# Page History

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The table below compares and contrasts different inverse methods. Not all methods are available from within the OpenSim graphical user interface (GUI) (see the "Available Interfaces" column below).

METHOD | GOAL | KEY CONSIDERATIONS | AVAILABLE INTERFACES | RESOURCES | |||
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GUI | Command Line* | C++ & Scripting** | Other | ||||

Inverse dynamics | Calculate joint torques from a measured motion | Straightforward; minimal assumptions | X | X | X | Hands-on Example (Beginner): Scaling, Inverse Kinematics, and Inverse Dynamics | |

Static optimization | Estimate muscle force/activations from a measured motion | Fast estimation; assumes rigid tendons; minimizes activation squared at each time step | X | X | X | User Guide: Static Optimization Hands-on Example (Intermediate): Working with Static Optimization Hands-on Example (Intermediate): Estimating Leg Muscle Forces in Stance and Swing | |

Computed muscle control (CMC) | Estimate muscle excitations from a measured motion | Excitation-activation dynamics; accounts for tendon stretch; minimizes activation squared at each time step | X | X | User Guide: Computed Muscle Control Hands-on Example (Intermediate): Computed Muscle Control Hands-on Example (Intermediate): Estimating Leg Muscle Forces in Stance and Swing | ||

EMG-informed methods | Estimate musculotendon parameters given a measured motion and muscle activity | Normalizing muscle activity is necessary | X | Calibrated EMG-Informed Neuromusculoskeletal Modeling (CEINMS) Toolbox |

*"Command Line" refers to the interactive, text-based interface within OpenSim.

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OpenSim enables researchers to solve the Inverse Dynamics problem, using experimental measured subject motion and forces to generate the kinematics and kinetics of a musculoskeletal model (see figure below). Dynamics is the study of motion *and* the forces and moments that produce that motion. The Inverse Dynamics (ID) Tool determines the generalized forces (e.g., net forces and torques) that cause a particular motion, and its results can be used to infer how muscles are actuated to generate that motion. To determine these internal forces and moments, the equations of motion for the system are solved with external forces (e.g., ground reaction forces) and accelerations given (estimated by differentiating angles and positions twice). The equations of motion are automatically formulated using the kinematic description and mass properties of a musculoskeletal model in Simbody™.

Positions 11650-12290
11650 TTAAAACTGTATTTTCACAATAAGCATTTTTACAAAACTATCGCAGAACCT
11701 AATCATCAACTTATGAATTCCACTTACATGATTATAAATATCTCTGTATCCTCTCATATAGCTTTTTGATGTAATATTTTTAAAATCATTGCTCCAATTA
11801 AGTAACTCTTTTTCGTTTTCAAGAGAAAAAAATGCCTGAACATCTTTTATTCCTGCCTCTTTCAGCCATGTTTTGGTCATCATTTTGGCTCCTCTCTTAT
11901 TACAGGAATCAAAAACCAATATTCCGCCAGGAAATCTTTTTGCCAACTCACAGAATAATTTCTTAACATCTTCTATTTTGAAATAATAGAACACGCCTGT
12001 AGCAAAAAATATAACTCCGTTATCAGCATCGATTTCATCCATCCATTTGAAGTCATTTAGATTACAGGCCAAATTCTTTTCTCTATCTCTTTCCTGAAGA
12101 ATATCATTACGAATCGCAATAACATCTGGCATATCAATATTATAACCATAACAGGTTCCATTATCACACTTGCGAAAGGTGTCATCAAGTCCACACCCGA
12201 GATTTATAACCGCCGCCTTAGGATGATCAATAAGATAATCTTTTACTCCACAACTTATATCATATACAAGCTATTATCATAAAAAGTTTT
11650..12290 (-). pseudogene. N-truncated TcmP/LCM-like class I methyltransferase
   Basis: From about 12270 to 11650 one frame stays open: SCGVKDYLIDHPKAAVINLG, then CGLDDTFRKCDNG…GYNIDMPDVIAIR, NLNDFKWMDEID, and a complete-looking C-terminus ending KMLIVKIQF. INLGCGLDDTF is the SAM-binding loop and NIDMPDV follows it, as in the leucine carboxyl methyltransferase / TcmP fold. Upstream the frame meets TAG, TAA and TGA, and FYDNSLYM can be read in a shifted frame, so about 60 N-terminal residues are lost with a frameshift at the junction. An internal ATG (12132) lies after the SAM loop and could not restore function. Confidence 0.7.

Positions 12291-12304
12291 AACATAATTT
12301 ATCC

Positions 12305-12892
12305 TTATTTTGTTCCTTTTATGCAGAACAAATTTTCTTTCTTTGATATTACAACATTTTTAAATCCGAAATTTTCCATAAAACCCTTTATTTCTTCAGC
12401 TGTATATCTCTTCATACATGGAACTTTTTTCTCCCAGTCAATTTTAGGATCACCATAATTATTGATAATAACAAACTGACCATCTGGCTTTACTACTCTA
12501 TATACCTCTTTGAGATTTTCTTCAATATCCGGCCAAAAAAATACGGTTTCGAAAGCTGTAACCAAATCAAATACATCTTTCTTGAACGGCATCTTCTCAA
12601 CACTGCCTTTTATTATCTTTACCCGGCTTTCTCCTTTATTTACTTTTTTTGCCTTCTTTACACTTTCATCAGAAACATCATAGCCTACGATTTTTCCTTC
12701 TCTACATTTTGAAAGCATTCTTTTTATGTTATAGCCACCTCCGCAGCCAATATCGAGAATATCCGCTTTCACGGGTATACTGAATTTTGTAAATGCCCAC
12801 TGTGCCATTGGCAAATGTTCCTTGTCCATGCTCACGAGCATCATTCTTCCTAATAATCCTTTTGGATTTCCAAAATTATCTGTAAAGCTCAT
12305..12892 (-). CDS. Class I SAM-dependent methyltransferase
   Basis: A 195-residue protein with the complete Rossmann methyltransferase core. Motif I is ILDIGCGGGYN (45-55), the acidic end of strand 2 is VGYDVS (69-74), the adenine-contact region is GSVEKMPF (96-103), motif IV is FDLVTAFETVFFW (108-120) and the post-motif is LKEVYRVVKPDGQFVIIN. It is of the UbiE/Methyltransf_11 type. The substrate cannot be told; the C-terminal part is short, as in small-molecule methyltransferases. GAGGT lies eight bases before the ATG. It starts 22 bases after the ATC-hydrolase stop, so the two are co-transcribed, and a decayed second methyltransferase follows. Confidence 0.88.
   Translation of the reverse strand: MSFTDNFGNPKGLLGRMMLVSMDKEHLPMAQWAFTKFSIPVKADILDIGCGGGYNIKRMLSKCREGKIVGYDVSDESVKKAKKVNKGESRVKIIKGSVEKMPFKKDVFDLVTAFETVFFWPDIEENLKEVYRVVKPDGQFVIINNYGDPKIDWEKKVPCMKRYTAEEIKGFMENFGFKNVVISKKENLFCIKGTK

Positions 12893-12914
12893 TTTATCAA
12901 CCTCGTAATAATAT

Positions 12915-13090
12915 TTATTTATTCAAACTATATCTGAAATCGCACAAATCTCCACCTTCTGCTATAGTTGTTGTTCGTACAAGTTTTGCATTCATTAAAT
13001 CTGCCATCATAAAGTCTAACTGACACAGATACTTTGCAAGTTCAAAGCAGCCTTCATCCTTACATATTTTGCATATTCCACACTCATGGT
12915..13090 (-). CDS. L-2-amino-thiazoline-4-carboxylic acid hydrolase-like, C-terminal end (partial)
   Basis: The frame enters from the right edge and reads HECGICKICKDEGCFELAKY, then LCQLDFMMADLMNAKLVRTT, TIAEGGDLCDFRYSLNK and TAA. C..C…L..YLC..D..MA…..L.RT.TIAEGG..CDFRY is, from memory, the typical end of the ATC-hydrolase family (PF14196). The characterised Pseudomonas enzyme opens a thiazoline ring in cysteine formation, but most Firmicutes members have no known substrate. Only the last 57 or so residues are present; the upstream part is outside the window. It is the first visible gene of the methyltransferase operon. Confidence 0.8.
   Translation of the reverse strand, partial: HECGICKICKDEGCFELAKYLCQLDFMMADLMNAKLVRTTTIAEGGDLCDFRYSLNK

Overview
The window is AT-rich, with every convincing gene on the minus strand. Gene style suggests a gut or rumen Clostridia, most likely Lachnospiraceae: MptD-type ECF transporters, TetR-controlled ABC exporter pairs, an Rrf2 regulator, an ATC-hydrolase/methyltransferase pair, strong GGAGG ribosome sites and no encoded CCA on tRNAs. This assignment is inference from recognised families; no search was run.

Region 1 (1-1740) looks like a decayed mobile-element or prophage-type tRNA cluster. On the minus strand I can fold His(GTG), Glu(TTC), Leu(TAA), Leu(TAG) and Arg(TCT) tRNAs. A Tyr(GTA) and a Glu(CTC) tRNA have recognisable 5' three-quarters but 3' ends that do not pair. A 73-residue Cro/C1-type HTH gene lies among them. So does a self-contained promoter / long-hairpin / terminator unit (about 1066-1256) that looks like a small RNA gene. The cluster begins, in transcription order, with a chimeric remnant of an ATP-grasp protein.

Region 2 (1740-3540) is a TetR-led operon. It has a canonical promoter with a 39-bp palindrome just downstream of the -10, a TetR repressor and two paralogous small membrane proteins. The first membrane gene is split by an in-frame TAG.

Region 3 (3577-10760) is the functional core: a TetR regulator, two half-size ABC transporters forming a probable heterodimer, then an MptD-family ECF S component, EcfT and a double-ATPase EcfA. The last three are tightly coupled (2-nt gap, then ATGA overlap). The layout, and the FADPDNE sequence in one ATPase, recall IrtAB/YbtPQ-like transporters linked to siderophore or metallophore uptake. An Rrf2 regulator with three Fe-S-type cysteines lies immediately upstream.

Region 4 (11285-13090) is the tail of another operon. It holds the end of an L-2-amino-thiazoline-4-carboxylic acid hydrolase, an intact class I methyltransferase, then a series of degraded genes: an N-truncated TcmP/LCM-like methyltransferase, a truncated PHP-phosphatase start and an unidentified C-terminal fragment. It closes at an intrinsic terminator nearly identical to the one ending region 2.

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See Inverse Dynamics for full documentation on running ID in OpenSim. Tutorial 3 - Scaling, Inverse Kinematics, and Inverse Dynamics walks through an example of using ID for human walking.

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The table below compares and contrasts different forward methods. Not all methods are available from within the OpenSim graphical user interface (GUI) (see the "Available Interfaces" column below).

METHOD | GOAL | SPEED | KEY CONSIDERATIONS | AVAILABLE INTERFACES | RESOURCES | |||
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GUI | Command Line* | C++ & Scripting** | Other | |||||

| Generate a motion based on specified muscle excitations, joint torques, and/or other applied forces | Fast (seconds to minutes) | Easy to set up and can quickly get results; difficult to use for more complex motions (e.g., walking) without adding a controller | X | X | X | ||

Shooting methods | Generate a motion based on high-level tasks quantified by an objective function | Slow (hours to days) | Model and controller simplifications are common; controllers are usually motion-specific; can support controllers based on realistic feedback loops (e.g., force) | X | X | Webinar: Predictive Simulation of Biological Motion Using SCONE | ||

Reinforcement learning (RL) | Generate a motion based on high-level tasks quantified by an objective function | Very slow (days to weeks) | Model simplifications are common; may require very large amount of computing power; minimal input needed from user so workflow can be extended to many motions | X | Webinar: Robust Control Strategies for Musculoskeletal Models Using Deep Reinforcement Learning | |||

Direct collocation | Quickly generate a motion based on high-level tasks quantified by an objective function; intermediate solutions do not necessarily satisfy physical constraints | Middling (minutes to hours) | Capacity to scale to more complicated models; difficult to implement (e.g., constraints, providing derivatives); difficult to add feedback loops (i.e., for reflexes) | X | X | Webinar: OpenSIm Moco: Software to Optimize the Motion and Control of OpenSim Models |

*"Command Line" refers to the interactive, text-based interface within OpenSim.

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